In my ideal school for artists, I would invest in nurturing minds instead of making them photographers or filmmakers. I believe great art wells up from a deep place of empathy; hence it is imperative to invest in artists as people, first. In my school, the focus would be on self-learning and the role of advisors would be to guide us to newer perspectives and ways of seeing. I imagine no evaluation or degree at this school. I would hope that students from such a school would step out and forge their own paths.
8. What usually draws you to work on a certain idea? Does it come as a gut feeling, or after analysis or research? Is it because of some memory? Or is it because of something that you are really concerned about?
It’s a curious mix of all that you mention. Some ideas stem from memory, others come as an urgent response to the contemporary moment, but all go through a rigorous period of research and analysis. I love this phase of reading, watching, and annotating, as it immerses me into a hitherto unknown world. Of course, not all of this research finds room in my work, but it allows me contemplation on the human condition, which forms the core of all of my work.
9. While working on projects, do they typically run in parallel or do you focus on one project at a time?
I am morbidly focused on one thing at a time. Sometimes I feel that such a narrow focus is not allowing me to be prolific, but on better days I count it as my strength.
10. When you put together a series of images, what is your process for creating the narrative of the story?
When I am editing, I usually begin with an image (or a scene in a film) that encapsulates the core of the story. I hope for this to become a generative image around which the rest of the story will organically bloom. It never does unfold with this beautiful simplicity. Rather, editing is pure drudgery. It is like being in a cave, chiseling away at a rock. Hopefully, it becomes meditative after a while. As the world recedes from my consciousness, I turn my attention to finding the organizing principle of the story. This principle keeps me tethered to the core; amongst the various directions that the story might take me to. Then comes the question of context, for the story as a whole and further, for each and every image. It’s an excruciating cycle of reevaluation in the pursuit of “new meaning.”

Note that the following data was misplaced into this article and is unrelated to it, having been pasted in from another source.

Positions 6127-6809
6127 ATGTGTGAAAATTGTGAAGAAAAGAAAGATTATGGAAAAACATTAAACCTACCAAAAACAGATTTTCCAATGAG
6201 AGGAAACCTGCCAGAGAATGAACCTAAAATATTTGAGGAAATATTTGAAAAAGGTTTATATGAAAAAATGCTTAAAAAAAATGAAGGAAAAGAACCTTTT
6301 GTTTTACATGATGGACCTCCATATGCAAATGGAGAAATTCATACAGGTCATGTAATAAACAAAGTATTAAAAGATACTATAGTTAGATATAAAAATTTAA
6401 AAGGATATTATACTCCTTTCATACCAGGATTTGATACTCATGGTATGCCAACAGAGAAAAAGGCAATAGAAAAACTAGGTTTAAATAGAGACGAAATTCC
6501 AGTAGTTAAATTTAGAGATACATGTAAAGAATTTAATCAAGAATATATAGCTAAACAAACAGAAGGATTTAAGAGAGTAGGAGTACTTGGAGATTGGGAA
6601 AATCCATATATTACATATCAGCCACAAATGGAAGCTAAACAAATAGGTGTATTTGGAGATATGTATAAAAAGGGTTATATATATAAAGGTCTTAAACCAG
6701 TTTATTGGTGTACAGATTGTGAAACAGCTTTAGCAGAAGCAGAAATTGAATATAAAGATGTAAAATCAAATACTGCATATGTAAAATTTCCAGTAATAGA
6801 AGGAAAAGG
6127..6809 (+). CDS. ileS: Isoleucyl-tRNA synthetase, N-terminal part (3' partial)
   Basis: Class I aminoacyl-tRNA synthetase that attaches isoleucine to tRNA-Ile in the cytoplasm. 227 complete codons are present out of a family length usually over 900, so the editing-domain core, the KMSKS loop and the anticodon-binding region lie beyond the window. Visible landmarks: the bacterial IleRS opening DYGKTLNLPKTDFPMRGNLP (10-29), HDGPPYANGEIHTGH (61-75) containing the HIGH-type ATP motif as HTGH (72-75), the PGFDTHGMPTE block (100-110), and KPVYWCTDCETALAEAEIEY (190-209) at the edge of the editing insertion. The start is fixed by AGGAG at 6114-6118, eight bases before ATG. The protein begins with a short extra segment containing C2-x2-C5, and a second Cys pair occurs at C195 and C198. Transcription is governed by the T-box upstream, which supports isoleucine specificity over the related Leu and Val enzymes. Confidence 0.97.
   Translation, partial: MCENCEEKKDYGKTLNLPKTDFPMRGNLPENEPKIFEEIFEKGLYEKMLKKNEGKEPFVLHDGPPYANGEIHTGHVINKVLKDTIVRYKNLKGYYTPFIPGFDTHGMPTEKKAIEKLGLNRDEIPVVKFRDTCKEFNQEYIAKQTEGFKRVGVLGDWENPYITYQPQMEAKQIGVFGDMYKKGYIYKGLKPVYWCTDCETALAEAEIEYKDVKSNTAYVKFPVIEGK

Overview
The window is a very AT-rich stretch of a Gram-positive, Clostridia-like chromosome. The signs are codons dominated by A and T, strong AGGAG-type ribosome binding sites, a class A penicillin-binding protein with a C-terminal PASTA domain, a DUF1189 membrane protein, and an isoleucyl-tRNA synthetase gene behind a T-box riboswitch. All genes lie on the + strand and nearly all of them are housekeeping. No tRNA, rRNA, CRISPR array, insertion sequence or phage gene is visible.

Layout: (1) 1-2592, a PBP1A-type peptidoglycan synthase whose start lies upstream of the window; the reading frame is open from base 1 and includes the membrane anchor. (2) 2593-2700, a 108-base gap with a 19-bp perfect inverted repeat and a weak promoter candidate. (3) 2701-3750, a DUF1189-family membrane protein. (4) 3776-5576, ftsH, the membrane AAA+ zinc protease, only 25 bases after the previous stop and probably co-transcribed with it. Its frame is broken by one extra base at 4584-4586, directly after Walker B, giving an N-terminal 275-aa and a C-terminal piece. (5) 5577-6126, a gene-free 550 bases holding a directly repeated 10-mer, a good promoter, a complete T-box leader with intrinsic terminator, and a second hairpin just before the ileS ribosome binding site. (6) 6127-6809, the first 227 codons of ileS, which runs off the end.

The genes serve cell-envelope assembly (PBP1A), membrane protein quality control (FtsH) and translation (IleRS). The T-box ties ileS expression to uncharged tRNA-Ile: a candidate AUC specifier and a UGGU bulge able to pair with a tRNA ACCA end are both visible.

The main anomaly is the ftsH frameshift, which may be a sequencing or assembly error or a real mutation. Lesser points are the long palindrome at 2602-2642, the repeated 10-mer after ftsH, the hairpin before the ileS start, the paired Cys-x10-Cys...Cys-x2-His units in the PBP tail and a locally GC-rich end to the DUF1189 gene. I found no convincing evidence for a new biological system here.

“New meaning” is an eternal quest, as I learned from working with legendary film editor, Jonathan Oppenheim. You begin your story with a certain intention. You strive for this intention to reflect in your filming. If you learned something new while filming (hopefully you did), then the intention has to evolve, too. You carry this intention to the editing room. As you begin to assemble the story, pulling it out from the dense fog of your brain, you find your intention naked – in the stark light of logic and reason. You feel embarrassed, depressed. But you have to find your story in this disparate material. Moreover, you want your work to foray into the world on its own, and to engage in a conversation. For that to happen, you have to breathe life into your material, give it a definite shape, body, and intellect. As this creature begins to breathe, acquiring a body and intellect of its own, it will reject things it does not agree with. Like the wrong blood type in one’s body. Or, worse still, a vital organ: a heart that is not in sync with its new body. The ‘meaning’ that was calibrated with your ‘intention’ is no good any longer. What do you do now? You have to find ‘new meaning’ in context of this newly assembled body until the creature becomes an organic whole. You have to question, re-evaluate every bit that now constitutes this body. It is a vicious cycle spiraling into the unknown.
11. Who or what has inspired you to pursue photography and/or continues to do so?
Inspiration is the daily measure of a shovel of coal. It keeps the fire blazing. So, I count innumerable artists including Gabriel García Márquez, Munshi Premchand, U.R. Ananthamurthy, Pieter Bruegel, Umberto Eco, Henri Cartier-Bresson, Marc Chagall, and Werner Herzog as my inspiration.
It’s the sheer magic of photography, inherent in the medium that continues to stimulate me. I remain beguiled by the simple fact that a photograph congeals time and doesn’t always show what we see in it.
12. Is there a book, an exhibition or a body of work that has really impressed you and maybe even influenced your work / life?